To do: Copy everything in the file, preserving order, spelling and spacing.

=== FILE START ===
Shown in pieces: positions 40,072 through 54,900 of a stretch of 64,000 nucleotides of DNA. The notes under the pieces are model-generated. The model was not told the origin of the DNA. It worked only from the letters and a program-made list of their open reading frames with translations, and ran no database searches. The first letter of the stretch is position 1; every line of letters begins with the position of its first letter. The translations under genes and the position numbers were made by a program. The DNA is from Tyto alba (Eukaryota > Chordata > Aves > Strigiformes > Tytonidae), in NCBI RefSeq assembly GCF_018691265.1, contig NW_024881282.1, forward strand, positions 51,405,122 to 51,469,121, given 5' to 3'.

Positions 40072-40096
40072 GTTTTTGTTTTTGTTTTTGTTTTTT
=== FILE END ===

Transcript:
Shown in pieces: positions 40,072 through 54,900 of a stretch of 64,000 nucleotides of DNA. The notes under the pieces are model-generated. The model was not told the origin of the DNA. It worked only from the letters and a program-made list of their open reading frames with translations, and ran no database searches. The first letter of the stretch is position 1; every line of letters begins with the position of its first letter. The translations under genes and the position numbers were made by a program. The DNA is from Tyto alba (Eukaryota > Chordata > Aves > Strigiformes > Tytonidae), in NCBI RefSeq assembly GCF_018691265.1, contig NW_024881282.1, forward strand, positions 51,405,122 to 51,469,121, given 5' to 3'.

Positions 40072-40096
40072 GTTTTTGTTTTTGTTTTTGTTTTTT